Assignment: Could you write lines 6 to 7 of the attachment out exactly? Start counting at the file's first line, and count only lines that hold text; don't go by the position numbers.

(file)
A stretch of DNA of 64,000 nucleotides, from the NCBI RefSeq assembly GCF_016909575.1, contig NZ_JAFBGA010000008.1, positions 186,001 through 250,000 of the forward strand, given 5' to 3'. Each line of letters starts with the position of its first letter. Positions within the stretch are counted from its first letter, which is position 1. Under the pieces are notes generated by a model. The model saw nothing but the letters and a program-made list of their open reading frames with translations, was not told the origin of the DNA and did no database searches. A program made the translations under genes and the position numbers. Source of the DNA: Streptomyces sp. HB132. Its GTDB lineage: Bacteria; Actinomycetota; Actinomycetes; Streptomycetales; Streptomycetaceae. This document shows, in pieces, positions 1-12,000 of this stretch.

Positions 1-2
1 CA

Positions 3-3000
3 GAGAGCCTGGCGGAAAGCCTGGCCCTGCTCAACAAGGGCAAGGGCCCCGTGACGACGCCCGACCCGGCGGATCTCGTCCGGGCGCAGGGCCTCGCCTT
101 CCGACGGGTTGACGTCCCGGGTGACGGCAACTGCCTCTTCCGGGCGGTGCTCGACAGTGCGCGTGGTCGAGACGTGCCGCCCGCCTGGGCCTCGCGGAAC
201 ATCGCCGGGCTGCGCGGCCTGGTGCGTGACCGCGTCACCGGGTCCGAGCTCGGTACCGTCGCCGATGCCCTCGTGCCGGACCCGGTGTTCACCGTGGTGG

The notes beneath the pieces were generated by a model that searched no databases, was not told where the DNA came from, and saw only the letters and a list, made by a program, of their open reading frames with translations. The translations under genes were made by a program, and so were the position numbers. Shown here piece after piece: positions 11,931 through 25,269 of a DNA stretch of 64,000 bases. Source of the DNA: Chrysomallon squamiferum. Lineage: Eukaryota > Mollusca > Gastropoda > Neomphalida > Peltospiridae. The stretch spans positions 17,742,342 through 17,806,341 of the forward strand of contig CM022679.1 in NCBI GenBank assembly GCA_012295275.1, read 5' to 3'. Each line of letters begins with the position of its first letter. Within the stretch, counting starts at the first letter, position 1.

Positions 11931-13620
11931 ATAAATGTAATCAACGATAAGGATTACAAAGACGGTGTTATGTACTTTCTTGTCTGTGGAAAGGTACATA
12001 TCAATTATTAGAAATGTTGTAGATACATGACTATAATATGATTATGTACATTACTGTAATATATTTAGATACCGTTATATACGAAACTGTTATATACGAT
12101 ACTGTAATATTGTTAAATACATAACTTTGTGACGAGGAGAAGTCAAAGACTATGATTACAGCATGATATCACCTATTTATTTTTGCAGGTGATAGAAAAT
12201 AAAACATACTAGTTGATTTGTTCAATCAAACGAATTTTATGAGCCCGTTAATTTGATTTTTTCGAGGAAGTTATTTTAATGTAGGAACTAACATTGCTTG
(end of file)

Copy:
101 CCGACGGGTTGACGTCCCGGGTGACGGCAACTGCCTCTTCCGGGCGGTGCTCGACAGTGCGCGTGGTCGAGACGTGCCGCCCGCCTGGGCCTCGCGGAAC
201 ATCGCCGGGCTGCGCGGCCTGGTGCGTGACCGCGTCACCGGGTCCGAGCTCGGTACCGTCGCCGATGCCCTCGTGCCGGACCCGGTGTTCACCGTGGTGG